I used to keep written journals for years. Ever since I started Creative Ink (six months ago!), I’ve put many (though certainly not all) of my deepest thoughts here instead. Some people say it takes courage to write about the things I do, but I don’t see it that way. This is my safe place to explore what’s on my mind. Like the quote from Joan Didion says at the top of this page, I write to find out what I’m thinking and even about my fears. Ultimately, I write because I have something to say and sometimes that something is just for me.
While paging through some old journals recently I couldn’t help but notice that my pace of life was as hectic in 1997 (with only two children) as it is now. I’m not sure if that’s good or bad. I know myself well enough to know that I thrive off of activity. But as I get older, I’m also hoping that I can channel my efforts on the things that truly matter most.
Maybe that’s why I’m getting so much out of reading the spirituality books for reviews. The bits and pieces of wisdom I’m finding are helping me to figure out who I am, where I am and where I hope to be in the future.
This year has been amazing for many reasons. Certainly I’m glad to be doing the work I enjoy, but I’m also glad to have had the time and the outlet to learn more about myself. As silly as that sounds, I think I was a stranger (and enemy) to myself for most of my adult life. I constantly fight the feeling of having wasted time. I know I haven’t wasted time, but I'm just searching for an authentic life, even as I’m unsure exactly what that means.
I suppose I want to feel that what I do matters, that my voice is heard and that I don’t simply vanish into sea of strung-out moms desperately clinging to scraps of their individuality. I want to find a way to keep it all real—life, love, parenting, writing, joy, fulfillment. Life is a big question mark, a riddle that will never be answered. But that’s okay, because the joy—and real personal growth—is found in the journey.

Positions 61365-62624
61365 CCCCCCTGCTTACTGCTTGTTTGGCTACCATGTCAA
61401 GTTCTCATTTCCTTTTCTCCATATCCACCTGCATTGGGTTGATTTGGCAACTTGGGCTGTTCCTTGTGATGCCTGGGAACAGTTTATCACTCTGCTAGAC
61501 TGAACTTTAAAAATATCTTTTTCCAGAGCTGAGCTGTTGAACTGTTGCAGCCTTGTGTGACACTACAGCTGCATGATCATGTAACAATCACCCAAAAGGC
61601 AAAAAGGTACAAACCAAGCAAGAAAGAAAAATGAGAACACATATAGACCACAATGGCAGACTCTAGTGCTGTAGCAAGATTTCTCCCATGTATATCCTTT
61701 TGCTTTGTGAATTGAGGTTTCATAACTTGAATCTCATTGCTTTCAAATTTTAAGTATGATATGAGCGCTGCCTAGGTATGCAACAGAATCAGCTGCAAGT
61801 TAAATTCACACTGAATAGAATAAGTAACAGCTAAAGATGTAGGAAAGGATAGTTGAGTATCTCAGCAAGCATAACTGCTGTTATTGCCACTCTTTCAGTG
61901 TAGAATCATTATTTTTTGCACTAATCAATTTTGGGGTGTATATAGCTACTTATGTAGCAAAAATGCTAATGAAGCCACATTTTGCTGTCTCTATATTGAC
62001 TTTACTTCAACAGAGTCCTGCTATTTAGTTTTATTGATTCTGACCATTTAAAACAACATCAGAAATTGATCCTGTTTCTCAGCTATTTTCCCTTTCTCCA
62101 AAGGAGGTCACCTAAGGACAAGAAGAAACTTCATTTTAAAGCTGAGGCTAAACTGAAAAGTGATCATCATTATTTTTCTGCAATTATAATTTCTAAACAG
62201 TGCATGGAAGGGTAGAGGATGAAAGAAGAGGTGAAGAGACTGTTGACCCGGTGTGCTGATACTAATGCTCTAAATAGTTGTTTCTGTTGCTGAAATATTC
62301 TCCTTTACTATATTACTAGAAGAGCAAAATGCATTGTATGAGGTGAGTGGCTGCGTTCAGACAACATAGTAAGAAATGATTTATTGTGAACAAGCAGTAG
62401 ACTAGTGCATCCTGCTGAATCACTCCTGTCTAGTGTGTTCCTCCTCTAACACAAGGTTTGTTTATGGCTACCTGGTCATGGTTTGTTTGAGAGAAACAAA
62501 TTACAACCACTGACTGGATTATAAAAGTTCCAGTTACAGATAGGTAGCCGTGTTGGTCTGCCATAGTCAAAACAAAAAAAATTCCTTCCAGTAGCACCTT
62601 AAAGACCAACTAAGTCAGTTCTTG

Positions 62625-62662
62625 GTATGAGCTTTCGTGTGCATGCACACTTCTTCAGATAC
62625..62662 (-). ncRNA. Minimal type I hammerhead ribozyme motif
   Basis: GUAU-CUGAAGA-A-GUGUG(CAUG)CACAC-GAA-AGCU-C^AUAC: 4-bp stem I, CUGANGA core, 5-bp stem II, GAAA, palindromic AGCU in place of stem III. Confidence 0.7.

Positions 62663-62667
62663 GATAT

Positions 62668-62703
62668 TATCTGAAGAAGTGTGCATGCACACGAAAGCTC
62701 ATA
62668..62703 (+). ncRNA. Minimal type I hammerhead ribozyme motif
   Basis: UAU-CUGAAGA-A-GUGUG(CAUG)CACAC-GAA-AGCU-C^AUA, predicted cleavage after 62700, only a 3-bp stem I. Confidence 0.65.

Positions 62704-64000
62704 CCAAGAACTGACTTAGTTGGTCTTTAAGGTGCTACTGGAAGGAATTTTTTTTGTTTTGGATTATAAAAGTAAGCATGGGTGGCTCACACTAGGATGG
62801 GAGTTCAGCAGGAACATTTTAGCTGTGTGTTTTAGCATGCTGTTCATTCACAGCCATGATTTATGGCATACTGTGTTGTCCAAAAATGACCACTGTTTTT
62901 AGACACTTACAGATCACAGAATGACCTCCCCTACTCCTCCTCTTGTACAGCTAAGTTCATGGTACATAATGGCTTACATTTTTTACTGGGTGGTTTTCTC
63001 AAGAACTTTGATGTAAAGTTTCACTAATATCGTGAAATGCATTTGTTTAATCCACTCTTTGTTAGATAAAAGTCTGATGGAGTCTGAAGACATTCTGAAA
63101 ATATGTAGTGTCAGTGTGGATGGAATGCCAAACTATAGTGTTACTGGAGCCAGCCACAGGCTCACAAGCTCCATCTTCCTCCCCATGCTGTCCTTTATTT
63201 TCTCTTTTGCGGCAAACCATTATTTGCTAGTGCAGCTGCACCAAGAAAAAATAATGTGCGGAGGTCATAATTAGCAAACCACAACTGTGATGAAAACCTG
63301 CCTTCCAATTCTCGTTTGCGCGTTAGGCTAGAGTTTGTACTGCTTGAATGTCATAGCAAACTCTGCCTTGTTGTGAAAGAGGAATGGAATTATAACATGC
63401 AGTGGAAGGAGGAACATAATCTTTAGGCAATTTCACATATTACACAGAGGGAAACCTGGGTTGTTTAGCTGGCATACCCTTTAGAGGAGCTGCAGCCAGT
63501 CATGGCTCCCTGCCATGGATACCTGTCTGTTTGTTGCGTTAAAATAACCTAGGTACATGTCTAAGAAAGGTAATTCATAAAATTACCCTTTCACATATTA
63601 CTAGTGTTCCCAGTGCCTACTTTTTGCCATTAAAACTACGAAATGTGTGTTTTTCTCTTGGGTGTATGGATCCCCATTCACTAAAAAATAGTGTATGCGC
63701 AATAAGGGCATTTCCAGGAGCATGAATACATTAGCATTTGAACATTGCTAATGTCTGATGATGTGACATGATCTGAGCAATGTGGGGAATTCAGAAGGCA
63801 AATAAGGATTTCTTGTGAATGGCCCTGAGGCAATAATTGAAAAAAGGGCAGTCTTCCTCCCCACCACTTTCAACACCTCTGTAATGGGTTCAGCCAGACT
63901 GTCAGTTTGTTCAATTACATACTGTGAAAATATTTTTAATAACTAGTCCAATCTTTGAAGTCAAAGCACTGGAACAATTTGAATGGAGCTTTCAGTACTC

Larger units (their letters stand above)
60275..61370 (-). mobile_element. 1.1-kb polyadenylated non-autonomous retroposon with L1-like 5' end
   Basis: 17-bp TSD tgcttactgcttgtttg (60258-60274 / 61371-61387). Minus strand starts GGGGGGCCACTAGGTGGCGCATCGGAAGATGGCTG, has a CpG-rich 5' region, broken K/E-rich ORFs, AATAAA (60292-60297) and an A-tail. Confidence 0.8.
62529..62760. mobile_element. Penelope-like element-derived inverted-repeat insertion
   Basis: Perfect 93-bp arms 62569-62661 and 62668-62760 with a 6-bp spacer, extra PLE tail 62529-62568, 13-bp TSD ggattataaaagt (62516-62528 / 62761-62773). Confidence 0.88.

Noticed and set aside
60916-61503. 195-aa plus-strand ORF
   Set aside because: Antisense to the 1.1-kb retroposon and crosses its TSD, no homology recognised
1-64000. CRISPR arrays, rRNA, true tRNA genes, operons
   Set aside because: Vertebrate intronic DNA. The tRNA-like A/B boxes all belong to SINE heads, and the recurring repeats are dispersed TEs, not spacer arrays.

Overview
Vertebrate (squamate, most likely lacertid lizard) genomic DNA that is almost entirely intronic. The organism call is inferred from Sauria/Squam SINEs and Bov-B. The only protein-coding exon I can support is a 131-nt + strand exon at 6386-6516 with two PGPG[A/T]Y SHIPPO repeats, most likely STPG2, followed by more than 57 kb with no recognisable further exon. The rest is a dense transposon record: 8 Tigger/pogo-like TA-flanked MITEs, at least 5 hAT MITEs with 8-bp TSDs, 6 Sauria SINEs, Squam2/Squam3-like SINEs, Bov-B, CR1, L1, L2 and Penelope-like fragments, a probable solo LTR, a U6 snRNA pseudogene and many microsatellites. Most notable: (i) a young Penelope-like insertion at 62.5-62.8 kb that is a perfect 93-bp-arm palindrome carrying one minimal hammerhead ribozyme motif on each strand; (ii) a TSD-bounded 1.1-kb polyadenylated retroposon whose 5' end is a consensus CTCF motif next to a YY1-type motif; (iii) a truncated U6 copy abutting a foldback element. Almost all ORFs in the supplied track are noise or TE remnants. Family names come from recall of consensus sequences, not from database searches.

The remarkable byproduct of all this self-awareness is that I really feel it’s making me a better person, particularly as a mom. There is so much of me—and my energy—in my boys that at times I am overcome by the joy they bring me. If I know anything for sure, it’s that I’m setting a model (hopefully a good one) for my sons on what is a modern woman. It’s so important to me, more important than anything else that they grow up to be loving, compassionate, supportive, giving men with strong characters.
When my neighbor and I groused the other night about playing traffic cop in the mornings and evenings, directing everyone to school, sports, homework, showers, etc., always mindful that we’re 10 minutes behind schedule, she said to me we have to take comfort in knowing that we are raising fine young men who will really understand how important it is that a woman fulfill her many sides. She is so right. And when I was feeling badly about wanting to take advantage of a professional opportunity, she was the one to tell me that it’s important that our boys understand that moms can take their careers seriously, explore opportunities and still be good moms. Some day the boys will look back and value what their moms did both for them (the boys) and for themselves. Thanks for that, Patty Banks.
“Things won are done; joy’s soul lies in the doing.” — William Shakespeare